- demonstrate commitment to the reform through perseverance and continuing to push the government to do better
- demonstrate courage in delivering frank and fearless advice
- be outcomes-focused, considering what is best for current and future victim survivors and what might break the cycle of family violence
- reflect on how best to use the role to make a difference
The work of the Monitor is also guided by two questions:
- What is best for current and future victim survivors?
- What will break the cycle and avoid people becoming perpetrators or victim survivors?
Approach to monitoring for the final report
As the fourth and final report under the Act, a different approach was taken to previous reports. Monitoring focused on examining reform progress by looking back over the nearly five years since the Royal Commission through the lens of ‘what has changed’ and looking forward to the next phase of the reform to consider ‘what remains to be done’.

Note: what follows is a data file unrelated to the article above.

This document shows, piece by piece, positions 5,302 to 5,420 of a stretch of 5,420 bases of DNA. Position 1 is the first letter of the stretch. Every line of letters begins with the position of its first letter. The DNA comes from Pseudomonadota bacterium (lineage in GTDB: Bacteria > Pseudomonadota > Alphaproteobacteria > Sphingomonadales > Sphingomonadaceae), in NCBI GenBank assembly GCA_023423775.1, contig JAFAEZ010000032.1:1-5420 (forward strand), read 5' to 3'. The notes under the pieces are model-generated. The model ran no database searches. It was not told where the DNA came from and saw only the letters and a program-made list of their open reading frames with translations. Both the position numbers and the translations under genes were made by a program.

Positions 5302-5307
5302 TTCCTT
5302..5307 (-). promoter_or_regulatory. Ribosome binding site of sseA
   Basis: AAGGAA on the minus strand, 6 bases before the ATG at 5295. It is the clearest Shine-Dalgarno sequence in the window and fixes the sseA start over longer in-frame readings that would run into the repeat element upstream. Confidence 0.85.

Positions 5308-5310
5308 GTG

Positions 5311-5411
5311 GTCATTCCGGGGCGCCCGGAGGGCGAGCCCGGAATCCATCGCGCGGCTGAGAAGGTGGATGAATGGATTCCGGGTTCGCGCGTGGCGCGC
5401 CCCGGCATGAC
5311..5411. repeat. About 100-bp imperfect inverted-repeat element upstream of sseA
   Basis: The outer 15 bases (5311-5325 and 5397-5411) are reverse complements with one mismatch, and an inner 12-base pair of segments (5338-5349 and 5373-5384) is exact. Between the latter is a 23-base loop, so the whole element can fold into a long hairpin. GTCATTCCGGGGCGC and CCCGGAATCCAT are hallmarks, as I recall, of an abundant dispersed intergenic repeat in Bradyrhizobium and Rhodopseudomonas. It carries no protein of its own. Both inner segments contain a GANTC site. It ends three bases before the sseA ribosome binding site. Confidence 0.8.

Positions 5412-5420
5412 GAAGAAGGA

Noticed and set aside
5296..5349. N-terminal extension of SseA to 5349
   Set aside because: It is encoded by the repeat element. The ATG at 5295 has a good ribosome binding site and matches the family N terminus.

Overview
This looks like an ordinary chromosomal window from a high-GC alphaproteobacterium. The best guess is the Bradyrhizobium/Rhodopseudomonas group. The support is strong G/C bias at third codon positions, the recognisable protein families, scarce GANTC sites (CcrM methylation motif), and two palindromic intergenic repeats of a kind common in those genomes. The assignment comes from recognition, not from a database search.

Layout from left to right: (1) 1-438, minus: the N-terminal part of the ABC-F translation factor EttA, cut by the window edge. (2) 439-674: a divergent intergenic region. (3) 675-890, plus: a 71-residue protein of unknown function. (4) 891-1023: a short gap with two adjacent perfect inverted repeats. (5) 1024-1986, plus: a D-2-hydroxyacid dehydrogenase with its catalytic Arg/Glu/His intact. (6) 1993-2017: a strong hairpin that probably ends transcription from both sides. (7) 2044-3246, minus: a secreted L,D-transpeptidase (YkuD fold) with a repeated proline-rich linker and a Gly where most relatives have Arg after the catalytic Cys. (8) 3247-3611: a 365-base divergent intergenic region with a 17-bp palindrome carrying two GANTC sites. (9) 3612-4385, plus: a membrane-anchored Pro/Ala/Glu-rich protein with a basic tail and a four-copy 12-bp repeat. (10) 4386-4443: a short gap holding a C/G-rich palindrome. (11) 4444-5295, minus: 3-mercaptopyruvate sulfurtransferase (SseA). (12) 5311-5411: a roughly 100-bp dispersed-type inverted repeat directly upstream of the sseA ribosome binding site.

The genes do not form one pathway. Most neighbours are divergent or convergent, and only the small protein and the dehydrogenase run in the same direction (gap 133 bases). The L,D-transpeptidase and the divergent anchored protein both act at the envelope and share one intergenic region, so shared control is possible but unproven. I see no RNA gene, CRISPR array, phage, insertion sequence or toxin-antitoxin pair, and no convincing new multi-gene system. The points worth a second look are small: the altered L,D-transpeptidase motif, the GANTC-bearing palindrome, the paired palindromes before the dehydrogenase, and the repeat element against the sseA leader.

As in previous reports, monitoring in this period was based on information gathered through:
- consultations with government agency staff on the progress of implementation, particularly around any changes to timeframe or budget, the reason for delays, and the level of collaboration
- consultations with community groups and victim support groups on specific areas of reform progress, and whether there are any indicators of effectiveness
- attendance at key governance and advisory committee meetings
- reviews of documentation from implementation agencies, meeting papers and records of decisions by governance bodies
Monitoring this year was additionally informed by a call for submissions from individual practitioners and organisations that work with people who have experienced or perpetrated family violence, and through applying an ‘implementation science’ approach to key areas of the reform, both of which are outlined further below.